Continuous refrain heard in the Web 2.0 echo chamber – but how is anyone going to make money (@amandachapel) off of this? Below is a case study that incorporates Web 2.0 tools in every phase of the project. Listening to what people say online, using that to inform and execute the campaign, and then measuring results by observing changes in brand advocacy – which are a leading indicator of changes in sales.
Here you go:
Listen and learn.
“Mini USA, the American branch of BMW’s Mini Cooper line, tracks everything being said about its brand everywhere on line — in blogs, discussion groups, forums, MySpace pages and much more — then uses what it learns to guide advertising campaigns.”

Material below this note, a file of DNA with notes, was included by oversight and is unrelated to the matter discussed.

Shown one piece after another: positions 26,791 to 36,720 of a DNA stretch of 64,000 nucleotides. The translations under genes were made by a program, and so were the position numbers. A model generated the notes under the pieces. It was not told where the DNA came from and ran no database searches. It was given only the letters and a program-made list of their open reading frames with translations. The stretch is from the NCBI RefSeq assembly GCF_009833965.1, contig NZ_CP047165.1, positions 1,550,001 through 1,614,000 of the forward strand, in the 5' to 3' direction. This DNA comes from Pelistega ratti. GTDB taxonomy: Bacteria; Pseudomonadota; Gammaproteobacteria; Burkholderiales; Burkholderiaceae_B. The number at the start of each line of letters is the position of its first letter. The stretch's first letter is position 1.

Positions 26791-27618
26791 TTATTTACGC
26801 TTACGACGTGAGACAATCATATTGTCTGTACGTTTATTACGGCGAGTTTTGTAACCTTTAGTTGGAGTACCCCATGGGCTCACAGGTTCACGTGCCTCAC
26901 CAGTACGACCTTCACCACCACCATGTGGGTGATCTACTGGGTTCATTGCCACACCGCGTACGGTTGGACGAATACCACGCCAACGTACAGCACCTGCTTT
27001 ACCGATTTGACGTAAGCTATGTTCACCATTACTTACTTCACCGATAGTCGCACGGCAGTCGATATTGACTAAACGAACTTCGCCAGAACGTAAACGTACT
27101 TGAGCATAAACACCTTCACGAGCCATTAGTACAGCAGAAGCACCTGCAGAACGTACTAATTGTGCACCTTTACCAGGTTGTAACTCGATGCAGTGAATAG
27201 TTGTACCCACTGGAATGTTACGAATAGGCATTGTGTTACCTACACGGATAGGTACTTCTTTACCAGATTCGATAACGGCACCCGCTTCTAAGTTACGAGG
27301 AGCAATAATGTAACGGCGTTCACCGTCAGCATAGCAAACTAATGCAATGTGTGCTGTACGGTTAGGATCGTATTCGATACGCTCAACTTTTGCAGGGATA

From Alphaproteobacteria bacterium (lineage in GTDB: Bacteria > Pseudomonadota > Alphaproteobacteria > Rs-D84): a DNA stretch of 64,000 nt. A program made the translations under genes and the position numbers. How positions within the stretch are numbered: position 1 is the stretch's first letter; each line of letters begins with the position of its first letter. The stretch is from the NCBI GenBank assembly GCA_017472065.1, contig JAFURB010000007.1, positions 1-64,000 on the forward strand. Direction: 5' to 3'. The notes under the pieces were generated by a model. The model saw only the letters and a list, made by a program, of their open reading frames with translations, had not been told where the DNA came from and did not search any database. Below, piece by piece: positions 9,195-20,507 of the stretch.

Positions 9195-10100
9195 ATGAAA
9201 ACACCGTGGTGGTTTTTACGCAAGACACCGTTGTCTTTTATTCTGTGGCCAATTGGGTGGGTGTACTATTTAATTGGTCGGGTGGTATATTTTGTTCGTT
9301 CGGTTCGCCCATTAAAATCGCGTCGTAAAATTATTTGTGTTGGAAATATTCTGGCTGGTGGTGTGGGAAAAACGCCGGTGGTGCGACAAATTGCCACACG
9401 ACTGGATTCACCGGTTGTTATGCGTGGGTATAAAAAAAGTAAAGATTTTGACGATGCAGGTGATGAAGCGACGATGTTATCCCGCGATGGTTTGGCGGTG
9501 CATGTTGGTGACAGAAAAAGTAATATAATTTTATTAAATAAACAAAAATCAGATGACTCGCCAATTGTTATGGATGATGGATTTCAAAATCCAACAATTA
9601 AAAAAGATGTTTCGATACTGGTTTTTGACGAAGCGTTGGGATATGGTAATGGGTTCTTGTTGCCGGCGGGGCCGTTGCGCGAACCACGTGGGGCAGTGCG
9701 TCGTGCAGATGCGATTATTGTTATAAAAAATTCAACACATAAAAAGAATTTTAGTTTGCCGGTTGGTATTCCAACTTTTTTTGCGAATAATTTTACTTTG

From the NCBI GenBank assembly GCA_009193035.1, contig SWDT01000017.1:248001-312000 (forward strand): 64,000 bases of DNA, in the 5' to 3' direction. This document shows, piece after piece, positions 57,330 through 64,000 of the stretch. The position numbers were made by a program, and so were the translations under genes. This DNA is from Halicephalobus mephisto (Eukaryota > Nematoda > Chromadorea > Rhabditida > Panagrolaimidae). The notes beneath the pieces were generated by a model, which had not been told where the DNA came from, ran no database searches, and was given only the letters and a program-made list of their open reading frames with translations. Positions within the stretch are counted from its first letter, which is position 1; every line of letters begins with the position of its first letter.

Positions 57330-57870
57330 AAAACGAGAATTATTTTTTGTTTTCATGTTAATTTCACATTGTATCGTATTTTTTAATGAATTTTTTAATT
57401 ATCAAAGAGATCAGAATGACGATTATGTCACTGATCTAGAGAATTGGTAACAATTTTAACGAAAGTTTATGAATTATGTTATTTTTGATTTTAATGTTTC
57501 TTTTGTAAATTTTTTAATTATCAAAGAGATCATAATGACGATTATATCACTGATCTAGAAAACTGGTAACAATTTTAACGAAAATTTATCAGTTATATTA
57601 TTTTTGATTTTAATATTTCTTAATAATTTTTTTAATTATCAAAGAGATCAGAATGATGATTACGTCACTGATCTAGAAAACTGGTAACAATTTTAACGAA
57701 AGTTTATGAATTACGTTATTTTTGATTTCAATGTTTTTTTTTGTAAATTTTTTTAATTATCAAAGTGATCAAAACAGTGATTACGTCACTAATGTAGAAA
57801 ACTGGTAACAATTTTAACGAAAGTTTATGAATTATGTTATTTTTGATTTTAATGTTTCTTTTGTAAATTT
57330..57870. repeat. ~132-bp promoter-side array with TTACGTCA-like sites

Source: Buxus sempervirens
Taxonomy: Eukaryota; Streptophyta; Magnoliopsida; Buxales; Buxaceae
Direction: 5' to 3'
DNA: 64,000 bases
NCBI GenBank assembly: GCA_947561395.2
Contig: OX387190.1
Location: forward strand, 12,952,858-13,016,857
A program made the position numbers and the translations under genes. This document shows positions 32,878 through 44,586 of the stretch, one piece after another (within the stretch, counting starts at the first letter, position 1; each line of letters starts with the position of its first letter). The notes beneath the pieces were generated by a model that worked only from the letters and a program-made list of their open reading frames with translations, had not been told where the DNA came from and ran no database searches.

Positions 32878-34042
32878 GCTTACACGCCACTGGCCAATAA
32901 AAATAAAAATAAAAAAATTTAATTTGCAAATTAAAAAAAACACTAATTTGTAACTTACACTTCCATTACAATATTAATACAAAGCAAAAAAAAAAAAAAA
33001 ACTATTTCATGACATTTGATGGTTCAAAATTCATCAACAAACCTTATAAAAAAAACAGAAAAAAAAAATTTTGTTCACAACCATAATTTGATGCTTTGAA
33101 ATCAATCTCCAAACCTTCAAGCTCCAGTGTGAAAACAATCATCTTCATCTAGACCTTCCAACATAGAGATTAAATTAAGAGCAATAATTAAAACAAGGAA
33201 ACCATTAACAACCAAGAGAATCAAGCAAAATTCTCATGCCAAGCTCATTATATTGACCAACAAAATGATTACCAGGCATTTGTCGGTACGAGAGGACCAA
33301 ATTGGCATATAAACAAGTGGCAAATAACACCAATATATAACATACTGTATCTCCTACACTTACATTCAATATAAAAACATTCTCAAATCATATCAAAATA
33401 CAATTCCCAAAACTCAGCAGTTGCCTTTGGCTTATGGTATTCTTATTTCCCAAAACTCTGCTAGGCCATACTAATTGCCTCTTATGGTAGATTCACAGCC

From Knowledge@Wharton article title “Not a Site but a Concept”: Tapping the Power of Social Networking
Use Learning to Inform & execute
Use what you learn by listening to inform what you do next. Devise your campaign to connect with what your target is passionate about rather than just making up a story and pushing it at them with $$$. (We learn what people are passionate about by listening.) Here is the slideshow from BSSP’s work with MotiveQuest to develop the campaign with what we learned about the community by listening:
Measure the results
We measured changes in brand advocacy over time (using Online Promoter ScoreTM) resulting from the BSSP campaign for Mini and tied the changes in advocacy to sales. Learn è Execute è Measure.
So there it is a solid ROI case for Web 2.0 tools and techniques.